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Today is Tuesday, November 27, 2007


F.D.A. Orders Warning on All Estrogen Labels

The Food and Drug Administration announced yesterday that all companies making drugs that contain estrogen or estrogen and progestin for menopausal women must include a boxed warning on labels stating that the drugs may slightly increase the risk of heart attacks, strokes, blood clots and breast cancer.

The agency said that since a large federal study concluded last summer that Prempro, a drug made by Wyeth, slightly increased those risks, it must be assumed that all other products containing estrogen, including patches, creams and pills, have similar problems unless proved otherwise.

Until now, only Prempro's label mentioned the risks, which were stated in boldface type on the label but were not in a box. The company changed its label in August to include the risks after findings from the federal study, the Women's Health Initiative. The company also sent letters to a half-million doctors informing them of the results.

The study found that the risks from the drugs were not outweighed by their benefits, a slight reduction in bone fractures and colon cancer. Prempro's warning will now also be in a black box, and the company is mailing additional letters to doctors informing them of the drug agency's action.

The study's findings shocked many women and their doctors, who had assumed that Prempro, which was the most popular estrogen-containing drug used by menopausal women, was simply replacing the lost hormones of youth. Prempro's sales have since dropped by 50 percent, said Doug Petkus, a Wyeth spokesman.

But many women want to continue taking estrogen because it is the most effective treatment for symptoms of menopause, like hot flashes, night sweats and vaginal dryness. Others have wanted estrogen because they believe, in the absence of rigorous evidence to show it, that estrogen improves memory and smooths the skin. So, after the risks of Prempro became known, many switched to other estrogen products.

But the drug agency's commissioner, Dr. Mark McClellan, said yesterday that "there is no reason to believe that any other drug is safer than Prempro." He added: "We want similar labeling on all these products. At the moment we don't have the information to say that one or the other is different."

There are 5 products on the market that contain estrogen and progestins and 15 that contain estrogen alone, the agency said.

Kim Schillace, a spokeswoman for Berlex Laboratories, a Montville, N.J., company that makes an estrogen patch, said that the company would work with the agency on revising its label. "We will have to make changes, but we have to determine what those changes will be," Ms. Schillace said.

But with 10 million women in this country still taking estrogen products, the agency's decision sends a strong message, medical experts said. Putting a black box on a drug's label is a regulatory action, and it is not taken lightly.

"Having a black box on the label is a big deal," said Dr. Susan Hendrix, a gynecologist at Wayne State University in Detroit who was an investigator in the federal study. "It's pretty astounding to go from a year ago thinking this is one of the most benign drugs to a 180-degree turn in the opposite direction."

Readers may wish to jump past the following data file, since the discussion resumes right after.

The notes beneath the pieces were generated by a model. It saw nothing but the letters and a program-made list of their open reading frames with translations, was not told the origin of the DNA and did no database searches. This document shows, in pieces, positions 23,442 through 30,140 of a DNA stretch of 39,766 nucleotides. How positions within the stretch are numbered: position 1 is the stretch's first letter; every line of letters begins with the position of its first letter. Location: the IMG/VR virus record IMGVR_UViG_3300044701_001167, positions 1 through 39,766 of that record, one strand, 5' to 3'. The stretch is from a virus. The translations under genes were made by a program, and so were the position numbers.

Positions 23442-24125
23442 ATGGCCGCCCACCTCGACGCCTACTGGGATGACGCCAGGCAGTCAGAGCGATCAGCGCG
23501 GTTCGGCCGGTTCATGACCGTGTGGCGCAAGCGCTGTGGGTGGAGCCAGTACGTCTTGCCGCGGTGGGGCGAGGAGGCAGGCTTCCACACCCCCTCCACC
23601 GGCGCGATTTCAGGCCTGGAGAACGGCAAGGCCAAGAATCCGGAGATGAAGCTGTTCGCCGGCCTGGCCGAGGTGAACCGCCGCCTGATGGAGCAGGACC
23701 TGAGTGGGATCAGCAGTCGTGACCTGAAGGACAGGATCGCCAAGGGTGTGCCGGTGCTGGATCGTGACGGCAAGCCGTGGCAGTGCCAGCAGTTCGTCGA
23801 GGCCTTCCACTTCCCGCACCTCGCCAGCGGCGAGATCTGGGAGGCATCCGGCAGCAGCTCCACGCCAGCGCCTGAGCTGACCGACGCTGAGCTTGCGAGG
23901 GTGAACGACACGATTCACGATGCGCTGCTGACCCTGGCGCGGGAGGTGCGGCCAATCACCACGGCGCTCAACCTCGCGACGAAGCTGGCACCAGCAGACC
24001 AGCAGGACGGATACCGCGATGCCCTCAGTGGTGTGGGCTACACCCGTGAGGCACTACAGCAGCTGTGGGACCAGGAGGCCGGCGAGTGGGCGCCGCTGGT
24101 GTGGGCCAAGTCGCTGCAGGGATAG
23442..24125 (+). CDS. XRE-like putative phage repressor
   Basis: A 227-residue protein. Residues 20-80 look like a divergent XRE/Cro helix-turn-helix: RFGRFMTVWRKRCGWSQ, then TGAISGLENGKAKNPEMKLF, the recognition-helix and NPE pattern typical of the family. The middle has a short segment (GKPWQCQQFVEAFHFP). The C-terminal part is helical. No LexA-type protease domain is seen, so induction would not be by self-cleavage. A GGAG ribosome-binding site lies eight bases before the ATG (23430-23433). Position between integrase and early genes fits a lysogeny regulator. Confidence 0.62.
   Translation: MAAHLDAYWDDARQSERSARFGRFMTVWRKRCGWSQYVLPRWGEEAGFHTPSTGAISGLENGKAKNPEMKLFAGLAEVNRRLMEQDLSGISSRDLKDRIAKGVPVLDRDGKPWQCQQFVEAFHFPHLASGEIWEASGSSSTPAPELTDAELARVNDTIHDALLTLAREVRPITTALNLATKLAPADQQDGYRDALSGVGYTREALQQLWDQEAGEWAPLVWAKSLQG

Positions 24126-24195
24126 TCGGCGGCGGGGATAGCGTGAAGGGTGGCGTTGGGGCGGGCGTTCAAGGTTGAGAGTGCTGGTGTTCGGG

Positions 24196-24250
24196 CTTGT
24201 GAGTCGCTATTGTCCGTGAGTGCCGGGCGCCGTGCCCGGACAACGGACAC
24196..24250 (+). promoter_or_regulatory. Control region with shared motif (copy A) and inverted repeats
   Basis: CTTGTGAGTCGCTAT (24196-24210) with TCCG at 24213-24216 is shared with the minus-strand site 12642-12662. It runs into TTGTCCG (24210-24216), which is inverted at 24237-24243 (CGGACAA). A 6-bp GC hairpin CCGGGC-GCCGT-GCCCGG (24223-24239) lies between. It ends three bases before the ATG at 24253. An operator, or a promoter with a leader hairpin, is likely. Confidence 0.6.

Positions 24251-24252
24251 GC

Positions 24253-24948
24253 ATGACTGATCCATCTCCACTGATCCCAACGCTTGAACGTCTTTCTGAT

Dr. McClellan said that women should consult with their doctors about whether to take estrogen for the symptoms of menopause. But, he said, "estrogen and progestin should be used at the lowest doses for the shortest time."

The agency has also revised two of the three indications for the use of estrogen. The drugs were suggested for vaginal dryness and irritation, even if there were no symptoms and the condition was noticed only in a medical exam. Now, the drugs' labels will state that the condition must be moderate to severe and that women should consider using topical products, like vaginal creams.

Although estrogen can slow bone loss that occurs with menopause, the new drug labels must state that when the hormone is used only for prevention of osteoporosis, it should be restricted to women who are of the highest risk. Even then, the new labels will say, other osteoporosis drugs that do not contain estrogen should be considered.

Estrogen is still recommended to alleviate moderate to severe hot flashes and night sweats. "These symptoms can be very disruptive and are often only controlled by estrogen," Dr. McClellan said.

Many medical authorities applauded the drug agency's decision.

Dr. Isaac Schiff, a gynecologist at Massachusetts General Hospital, said that a task force he led for the American College of Obstetrics and Gynecology had advised doctors not to assume that other estrogen formulations were any safer than Prempro. But, Dr. Schiff said, "some distinguished people in my discipline, I am embarrassed to say, put out a letter saying the patch is safer."

Now, he said, it should be harder to make that argument. "Some doctors who were so positive about estrogen are put on notice," Dr. Schiff said. "They can't say other products are safer."

Dr. Wulf Utian, the executive director of the North American Menopause Society, said his group also advised doctors not to assume that other estrogens are safe, but that many continued to believe that the safety problems were only with Prempro.

"I think it is really quite significant that the F.D.A. is generalizing to all products," Dr. Utian said. "They recognize that you can't assume safety. If you want to say you are a safer product, you have to do the studies."

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